Last month, a music video for ‘Mass Deception’ was went live, it was very interesting to watch, was it important for you to shoot a music video in Limerick?

I am glad you enjoyed it. I am very proud of Limerick and its people and wanted to show how beautiful the city is but also show the parts which have been affected by austerity. For example, the dormant Parkway valley shopping centre on the Dublin road is an example of the effects of the banking crisis on Limerick. We create art from the world around us and the song focuses on corruption and deception by the Anglo bankers and those in power that is why I chose that location. It is supposed to be a humorous jibe at the madness of the actions bankers and politicians have got away with. 

 Why did you get involved with DIY LK? 

DIY LK is all about creating a community of like-minded people with a similar interest in alternative music. Limerick badly needed a place for young bands to develop and play live. I became friends with Cruiser from going to shows and it’s such a satisfying feeling to put on a show with three often very different acts for a fiver in and see the appreciation both band and audience have for itWe are trying to build up a network of bands and artists throughout the country who can help each other putting on shows. The musical talent in Ireland is astounding and needs to be nurtured for it to grow and it can’t grow if bands have nowhere to play. The opening of Pharmacia was critical in all this and they have been very accommodating and supportive by letting us run these shows there. Long may it last. 

What does the festival season look like for ‘Post Punk Podge & The Technohippies’ ?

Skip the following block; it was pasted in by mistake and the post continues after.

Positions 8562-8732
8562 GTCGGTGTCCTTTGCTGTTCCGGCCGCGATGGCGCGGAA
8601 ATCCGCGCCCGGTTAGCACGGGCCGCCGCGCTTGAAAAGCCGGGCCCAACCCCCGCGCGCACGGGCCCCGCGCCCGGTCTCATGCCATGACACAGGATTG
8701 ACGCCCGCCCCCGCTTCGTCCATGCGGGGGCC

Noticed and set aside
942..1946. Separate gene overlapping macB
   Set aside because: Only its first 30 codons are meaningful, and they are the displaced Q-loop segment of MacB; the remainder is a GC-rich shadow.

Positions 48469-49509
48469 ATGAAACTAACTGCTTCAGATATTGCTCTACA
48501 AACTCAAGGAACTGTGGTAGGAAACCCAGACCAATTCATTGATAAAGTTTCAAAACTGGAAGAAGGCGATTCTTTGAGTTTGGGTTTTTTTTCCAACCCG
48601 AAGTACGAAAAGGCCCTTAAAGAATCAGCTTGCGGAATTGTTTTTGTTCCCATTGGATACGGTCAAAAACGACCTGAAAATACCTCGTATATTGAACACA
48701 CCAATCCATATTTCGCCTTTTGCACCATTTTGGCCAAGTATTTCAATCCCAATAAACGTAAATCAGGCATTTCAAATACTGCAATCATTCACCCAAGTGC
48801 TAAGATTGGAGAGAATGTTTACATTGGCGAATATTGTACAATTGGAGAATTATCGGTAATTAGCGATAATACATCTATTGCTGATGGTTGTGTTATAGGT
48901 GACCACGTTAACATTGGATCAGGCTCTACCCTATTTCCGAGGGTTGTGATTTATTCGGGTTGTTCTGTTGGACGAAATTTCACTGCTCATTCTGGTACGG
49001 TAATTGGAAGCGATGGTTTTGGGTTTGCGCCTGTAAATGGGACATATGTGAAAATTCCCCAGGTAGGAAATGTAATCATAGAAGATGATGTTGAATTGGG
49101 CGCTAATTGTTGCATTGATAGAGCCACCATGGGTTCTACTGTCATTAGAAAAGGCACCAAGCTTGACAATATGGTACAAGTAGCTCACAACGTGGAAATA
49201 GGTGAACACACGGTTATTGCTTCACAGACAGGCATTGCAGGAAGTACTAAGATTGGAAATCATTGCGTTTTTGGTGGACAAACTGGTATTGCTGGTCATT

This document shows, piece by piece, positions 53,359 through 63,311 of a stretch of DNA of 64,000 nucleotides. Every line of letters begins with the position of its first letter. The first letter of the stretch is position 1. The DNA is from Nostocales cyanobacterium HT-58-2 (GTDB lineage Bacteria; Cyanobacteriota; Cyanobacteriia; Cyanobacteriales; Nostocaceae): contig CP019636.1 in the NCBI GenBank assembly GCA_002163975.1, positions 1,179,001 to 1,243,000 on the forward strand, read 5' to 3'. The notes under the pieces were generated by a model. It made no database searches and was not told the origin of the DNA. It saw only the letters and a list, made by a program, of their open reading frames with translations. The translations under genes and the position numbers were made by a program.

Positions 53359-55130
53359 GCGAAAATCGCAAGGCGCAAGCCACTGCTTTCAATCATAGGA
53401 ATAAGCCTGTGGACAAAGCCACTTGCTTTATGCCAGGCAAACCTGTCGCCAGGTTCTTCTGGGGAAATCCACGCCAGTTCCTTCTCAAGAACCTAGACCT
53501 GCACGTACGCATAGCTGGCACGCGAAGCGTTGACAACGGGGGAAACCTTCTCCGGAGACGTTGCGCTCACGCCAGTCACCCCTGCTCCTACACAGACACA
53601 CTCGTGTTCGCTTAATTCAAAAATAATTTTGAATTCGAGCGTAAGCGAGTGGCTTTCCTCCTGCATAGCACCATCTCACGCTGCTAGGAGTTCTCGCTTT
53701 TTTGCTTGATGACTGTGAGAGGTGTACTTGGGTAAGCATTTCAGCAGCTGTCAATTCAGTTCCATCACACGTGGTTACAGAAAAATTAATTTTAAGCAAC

We will be playing at Body and Soul, Townlands, Knockanstockan and Arcadian Field. We are hoping to cause a proper ruckus at all of them and will have surprises in store. “Mondays don’t matter anymore” is our general theme for the festivals, we will be trying to help people cleanse themselves of their worries and have an ould dance.

Have you plans to release new music soon? Can you give us a bit of information on what you’re working on at the moment?      
There will be two one-off singles over the next two months one in May called, ‘Revolution! Yeah!’ which is kind of a noise rock/Jungle tune which is influenced by The Chemical Brothers. The single in June is a psychedelic hip-hop/soul kinda song about the homelessness crisis in Ireland called ‘Home is where the heart bleeds’. All the proceeds from the sales of that song will go to the Novas charity in Limerick to help the homeless. We will have videos for both of them and then in July, we are releasing an EP called 'Post Millennium Tension' which is a lot more dance-oriented.

It was so interesting to read about the creative process behind 'Post Punk Podge & The Technohippies', the music brought me out of my comfort zone and also got me thinking about issues that I hadn't really ever done so in depth. Big thanks to Post Punk Podge for agreeing to take photos with me on a rainy Sunday evening in Limerick city! 

Thanks so much for reading and do listen to Post Punk Podge and the Technohippies' work.